You know you are ageing when your head gets fried.
When we cruised around the volcano I was ready to believe every story told in every folk song about these magical waters, of mermaids and demons and ghosts and sailors enchanted into stone in mysterious caves inside a sea of heavenly blue. (It is heavenly; water is colourless, and adopts the hue of the sky.) Our gentle timber boat might have been from the past as well, except for the motor and the absence of sails. I kept wondering why it seemed familiar, since my sole previous trip to Greece had been restricted to Athens and a ride to the oracle at Delphi, until it struck me that I might have seen something similar in The Guns of Navarone. Gregory Peck was not around, but I did espy a couple of Anthony Quinns. My fellow guests, unmindful of age, were happy to plunge into the cool waters when we rested under the shade of a volcano. I remained on deck, in shirt and trousers, not out of modesty but inability and caution. I can’t swim, and have no appetite for sunburn. I appreciate the desire of the white person to turn brown, a much better colour, but we are already there. Back on shore it took me time to understand the slight scratchy itch on my head. I had forgotten to wear a cap, because I had forgotten I was bald. My scalp now looks like a map of the world with more than five continents, and I can’t even hide it with hair.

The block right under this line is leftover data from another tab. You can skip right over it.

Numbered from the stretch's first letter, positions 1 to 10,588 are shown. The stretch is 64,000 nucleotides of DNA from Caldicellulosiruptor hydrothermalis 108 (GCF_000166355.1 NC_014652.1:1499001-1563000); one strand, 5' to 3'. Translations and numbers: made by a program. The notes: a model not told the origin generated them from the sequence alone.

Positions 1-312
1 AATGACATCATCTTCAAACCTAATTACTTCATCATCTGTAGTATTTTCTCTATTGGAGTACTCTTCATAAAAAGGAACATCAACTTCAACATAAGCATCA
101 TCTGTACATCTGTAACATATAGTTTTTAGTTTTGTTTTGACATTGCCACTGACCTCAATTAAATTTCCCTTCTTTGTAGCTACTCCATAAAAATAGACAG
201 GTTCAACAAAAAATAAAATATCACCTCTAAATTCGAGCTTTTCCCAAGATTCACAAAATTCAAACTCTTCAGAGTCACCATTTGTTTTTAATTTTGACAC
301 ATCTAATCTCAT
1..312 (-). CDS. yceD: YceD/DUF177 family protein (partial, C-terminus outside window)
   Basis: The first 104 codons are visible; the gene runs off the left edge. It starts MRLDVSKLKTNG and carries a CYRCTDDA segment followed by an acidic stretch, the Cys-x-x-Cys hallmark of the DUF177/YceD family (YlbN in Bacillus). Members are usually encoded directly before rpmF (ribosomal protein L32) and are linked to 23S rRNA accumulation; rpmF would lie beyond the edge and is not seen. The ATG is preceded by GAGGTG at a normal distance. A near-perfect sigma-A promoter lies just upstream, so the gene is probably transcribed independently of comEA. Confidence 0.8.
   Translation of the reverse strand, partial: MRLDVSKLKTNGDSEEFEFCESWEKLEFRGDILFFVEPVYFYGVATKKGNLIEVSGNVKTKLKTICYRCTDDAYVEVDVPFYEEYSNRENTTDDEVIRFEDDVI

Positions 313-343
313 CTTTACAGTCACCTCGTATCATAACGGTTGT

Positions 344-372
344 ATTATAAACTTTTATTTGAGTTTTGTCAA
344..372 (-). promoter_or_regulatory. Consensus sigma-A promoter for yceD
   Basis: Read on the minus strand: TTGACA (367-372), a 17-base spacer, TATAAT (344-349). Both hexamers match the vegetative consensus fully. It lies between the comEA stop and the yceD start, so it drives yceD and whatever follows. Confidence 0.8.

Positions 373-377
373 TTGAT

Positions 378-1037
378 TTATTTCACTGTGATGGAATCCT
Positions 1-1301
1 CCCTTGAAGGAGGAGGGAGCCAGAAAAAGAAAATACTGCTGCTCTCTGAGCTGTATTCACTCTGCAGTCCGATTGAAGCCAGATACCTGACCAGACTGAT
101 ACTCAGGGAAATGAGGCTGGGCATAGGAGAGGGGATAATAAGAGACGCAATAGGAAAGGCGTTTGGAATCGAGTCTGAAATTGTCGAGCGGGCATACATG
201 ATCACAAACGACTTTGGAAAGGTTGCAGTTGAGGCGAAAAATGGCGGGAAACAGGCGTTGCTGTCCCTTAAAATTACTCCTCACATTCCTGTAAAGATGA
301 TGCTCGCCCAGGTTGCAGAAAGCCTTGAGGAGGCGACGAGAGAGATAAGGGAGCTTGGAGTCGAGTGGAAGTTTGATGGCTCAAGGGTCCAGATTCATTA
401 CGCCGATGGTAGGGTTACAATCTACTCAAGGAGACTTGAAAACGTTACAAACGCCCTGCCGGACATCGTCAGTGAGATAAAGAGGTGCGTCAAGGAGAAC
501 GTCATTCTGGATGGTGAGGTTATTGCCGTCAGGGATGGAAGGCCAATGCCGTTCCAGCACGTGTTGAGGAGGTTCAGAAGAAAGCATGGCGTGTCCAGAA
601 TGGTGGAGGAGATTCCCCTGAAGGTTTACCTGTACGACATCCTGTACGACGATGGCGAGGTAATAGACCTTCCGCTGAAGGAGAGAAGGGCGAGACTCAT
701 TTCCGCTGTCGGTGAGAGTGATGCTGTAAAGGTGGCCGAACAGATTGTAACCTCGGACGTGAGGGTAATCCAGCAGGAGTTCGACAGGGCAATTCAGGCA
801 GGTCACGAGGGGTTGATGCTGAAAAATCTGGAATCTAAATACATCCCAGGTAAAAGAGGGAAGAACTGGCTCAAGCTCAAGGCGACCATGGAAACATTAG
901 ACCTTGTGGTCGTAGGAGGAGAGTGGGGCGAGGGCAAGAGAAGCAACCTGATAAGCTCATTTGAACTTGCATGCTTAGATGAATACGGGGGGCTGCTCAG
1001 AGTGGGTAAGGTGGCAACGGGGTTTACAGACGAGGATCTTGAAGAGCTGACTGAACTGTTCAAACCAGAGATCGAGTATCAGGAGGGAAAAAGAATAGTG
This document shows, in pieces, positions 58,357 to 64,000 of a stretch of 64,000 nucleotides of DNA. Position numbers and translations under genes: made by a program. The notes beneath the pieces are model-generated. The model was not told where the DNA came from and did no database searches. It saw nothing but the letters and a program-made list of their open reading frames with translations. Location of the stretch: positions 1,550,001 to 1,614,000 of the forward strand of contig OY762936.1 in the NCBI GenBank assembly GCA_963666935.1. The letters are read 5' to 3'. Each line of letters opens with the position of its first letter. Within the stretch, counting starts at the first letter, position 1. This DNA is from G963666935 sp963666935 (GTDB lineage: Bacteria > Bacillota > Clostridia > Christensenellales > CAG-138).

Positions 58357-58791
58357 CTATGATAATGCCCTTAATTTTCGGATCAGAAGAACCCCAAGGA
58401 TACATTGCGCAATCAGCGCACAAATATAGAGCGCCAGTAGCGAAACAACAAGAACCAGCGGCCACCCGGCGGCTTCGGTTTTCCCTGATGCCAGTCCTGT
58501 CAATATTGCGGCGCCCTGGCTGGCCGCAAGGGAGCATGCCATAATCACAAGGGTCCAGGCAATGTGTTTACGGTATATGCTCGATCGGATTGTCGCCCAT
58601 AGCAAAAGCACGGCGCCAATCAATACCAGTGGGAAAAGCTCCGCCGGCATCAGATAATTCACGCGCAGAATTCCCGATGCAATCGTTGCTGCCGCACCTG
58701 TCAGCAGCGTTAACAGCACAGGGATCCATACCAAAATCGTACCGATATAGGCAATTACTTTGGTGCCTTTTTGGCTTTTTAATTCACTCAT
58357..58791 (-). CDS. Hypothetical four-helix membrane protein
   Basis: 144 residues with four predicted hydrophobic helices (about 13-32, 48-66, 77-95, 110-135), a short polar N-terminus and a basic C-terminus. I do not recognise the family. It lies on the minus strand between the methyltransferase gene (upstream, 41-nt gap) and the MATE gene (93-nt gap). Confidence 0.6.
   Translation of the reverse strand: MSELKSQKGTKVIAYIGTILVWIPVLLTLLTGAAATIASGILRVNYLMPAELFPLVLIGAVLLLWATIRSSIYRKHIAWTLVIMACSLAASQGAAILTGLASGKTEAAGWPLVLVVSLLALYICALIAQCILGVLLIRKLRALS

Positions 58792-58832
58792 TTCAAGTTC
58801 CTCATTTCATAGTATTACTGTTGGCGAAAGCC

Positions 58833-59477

We were in Greece for the annual conference of the New York Times’ worldwide partners, and in Santorini as the weekend guests of Themis Alafouzos, scion of a great Greek family and owner of a great newspaper, Kathemirini. I have rarely met anyone as gracious and charming as his mother. Pearls of a dazzle I have never seen, nor am likely to see, might have set her apart at first glance, but as a hostess she was in and out of the kitchen of the Katina taverna on the seaside, personally supervising the food, and then attending to each guest with elegance and charm. A gang of newspaper managers and editors can be as cynical as any lot in the world, but we melted: everyone wanted a picture with her. At one point she turned to me, her voice full of paternal censure, looked disdainfully at my robust cigar and asked, "Why do you smoke?" All potential wisecracks about helping Comrade Castro’s economy froze on my lips. I meekly put the cigar away, delighted to experience schoolboy guilt after decades.